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The European Commission's Digital Cities Challenge

The European Commission's Digital Cities Challenge

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The European Commission's Digital Cities Challenge

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  1. The European Commission's Digital CitiesChallenge • Guidelines for implementation of Digital Transformation Trajectory Step 4: • monitoring and implementation

  2. Guidelines for the implementation of step 4 of the Digital Transformation Trajectory: monitoring and implementation

  3. Step 4: Monitoring and implementation • You’ve come a long way! • One last step to complete the digital transformation trajectory.

  4. Step 4: Monitoring and implementation

  5. Step 4: Monitoring and implementation Objectives of the Presentation • Go over the proposed methodology for step 4: monitoring and implementation • Have a detailed discussion on the Digital Transformation Strategy monitoring indicators and performance assessment framework • Next steps and upcoming deadlines

  6. Step 4: Monitoring and implementation Now that the full strategy and roadmaps have been designed, you need to develop a system allowing to monitor progress and achievements Preparation 0 Digital vision& ambition 1 Strategy 2 Roadmap 3 Monitoring& implemen-tation 4 Field advisory services Ambition workshop SAT & KPIs Assess-ment visit Strategy workshops Roadmap workshop Monitoring workshop (on-line) Academy Kick-off seminar Vision & Ambition seminar Strategy seminar Roadmap seminar Wave 1 Wave 2 Today The academy seminar is … … a promotion … … not one additional networking event. … a learning and working session … … not a training course. … a recognition by the peers … … not a conference.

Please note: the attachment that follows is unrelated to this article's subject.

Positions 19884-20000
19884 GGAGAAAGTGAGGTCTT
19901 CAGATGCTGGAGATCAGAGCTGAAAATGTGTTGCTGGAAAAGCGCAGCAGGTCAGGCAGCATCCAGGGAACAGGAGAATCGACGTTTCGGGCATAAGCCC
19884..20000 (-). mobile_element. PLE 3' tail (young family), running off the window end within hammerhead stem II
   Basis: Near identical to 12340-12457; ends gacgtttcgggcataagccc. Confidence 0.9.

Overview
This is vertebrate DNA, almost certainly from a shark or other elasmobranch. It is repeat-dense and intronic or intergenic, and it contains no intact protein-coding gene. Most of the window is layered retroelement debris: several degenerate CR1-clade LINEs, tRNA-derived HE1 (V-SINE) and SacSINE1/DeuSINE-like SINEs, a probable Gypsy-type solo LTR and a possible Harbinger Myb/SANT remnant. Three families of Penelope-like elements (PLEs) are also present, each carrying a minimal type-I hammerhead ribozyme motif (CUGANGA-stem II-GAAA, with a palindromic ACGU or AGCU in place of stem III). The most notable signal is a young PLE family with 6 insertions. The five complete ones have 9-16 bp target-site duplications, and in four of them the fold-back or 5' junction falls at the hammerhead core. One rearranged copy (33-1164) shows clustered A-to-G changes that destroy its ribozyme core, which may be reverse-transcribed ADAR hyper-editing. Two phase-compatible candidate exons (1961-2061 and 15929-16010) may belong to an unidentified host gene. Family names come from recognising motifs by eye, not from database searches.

7. Step 4: Monitoring and implementation Presentation of general approach Objectives Way of working • Develop a detailed monitoring plan for the digital transformation strategy A • Data collection • Previous interactions with city stakeholders on Monitoring Indicators B • Ideation and formulation • Bilateral conversations with city representatives for the development of M&E procedures and responsibilities, and identifying strategy monitoring indicators ✓ Deliverables • Detailed monitoring plan including monitoring scorecards

  8. Three levels of Monitoring Indicators Step 4: Implementation and monitoring Ambition statement indicators Operational Objective indicators Activity indicators